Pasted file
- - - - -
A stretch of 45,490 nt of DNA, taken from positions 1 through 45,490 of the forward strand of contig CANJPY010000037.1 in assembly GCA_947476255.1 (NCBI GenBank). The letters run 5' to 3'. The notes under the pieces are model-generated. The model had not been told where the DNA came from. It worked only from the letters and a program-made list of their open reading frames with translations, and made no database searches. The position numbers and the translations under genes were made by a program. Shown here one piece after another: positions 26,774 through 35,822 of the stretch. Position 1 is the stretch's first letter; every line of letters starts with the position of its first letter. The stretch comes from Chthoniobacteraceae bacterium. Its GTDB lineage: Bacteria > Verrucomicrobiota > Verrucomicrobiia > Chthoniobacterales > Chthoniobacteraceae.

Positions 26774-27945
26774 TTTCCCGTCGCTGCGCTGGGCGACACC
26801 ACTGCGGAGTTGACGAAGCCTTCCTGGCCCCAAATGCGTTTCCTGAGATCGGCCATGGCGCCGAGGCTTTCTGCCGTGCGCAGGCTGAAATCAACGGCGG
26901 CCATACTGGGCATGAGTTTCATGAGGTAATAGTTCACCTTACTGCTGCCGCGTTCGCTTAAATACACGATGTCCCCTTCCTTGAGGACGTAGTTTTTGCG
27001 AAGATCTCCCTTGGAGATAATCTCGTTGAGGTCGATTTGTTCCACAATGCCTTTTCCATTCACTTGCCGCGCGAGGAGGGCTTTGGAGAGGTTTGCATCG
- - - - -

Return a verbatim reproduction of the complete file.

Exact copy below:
A stretch of 45,490 nt of DNA, taken from positions 1 through 45,490 of the forward strand of contig CANJPY010000037.1 in assembly GCA_947476255.1 (NCBI GenBank). The letters run 5' to 3'. The notes under the pieces are model-generated. The model had not been told where the DNA came from. It worked only from the letters and a program-made list of their open reading frames with translations, and made no database searches. The position numbers and the translations under genes were made by a program. Shown here one piece after another: positions 26,774 through 35,822 of the stretch. Position 1 is the stretch's first letter; every line of letters starts with the position of its first letter. The stretch comes from Chthoniobacteraceae bacterium. Its GTDB lineage: Bacteria > Verrucomicrobiota > Verrucomicrobiia > Chthoniobacterales > Chthoniobacteraceae.

Positions 26774-27945
26774 TTTCCCGTCGCTGCGCTGGGCGACACC
26801 ACTGCGGAGTTGACGAAGCCTTCCTGGCCCCAAATGCGTTTCCTGAGATCGGCCATGGCGCCGAGGCTTTCTGCCGTGCGCAGGCTGAAATCAACGGCGG
26901 CCATACTGGGCATGAGTTTCATGAGGTAATAGTTCACCTTACTGCTGCCGCGTTCGCTTAAATACACGATGTCCCCTTCCTTGAGGACGTAGTTTTTGCG
27001 AAGATCTCCCTTGGAGATAATCTCGTTGAGGTCGATTTGTTCCACAATGCCTTTTCCATTCACTTGCCGCGCGAGGAGGGCTTTGGAGAGGTTTGCATCG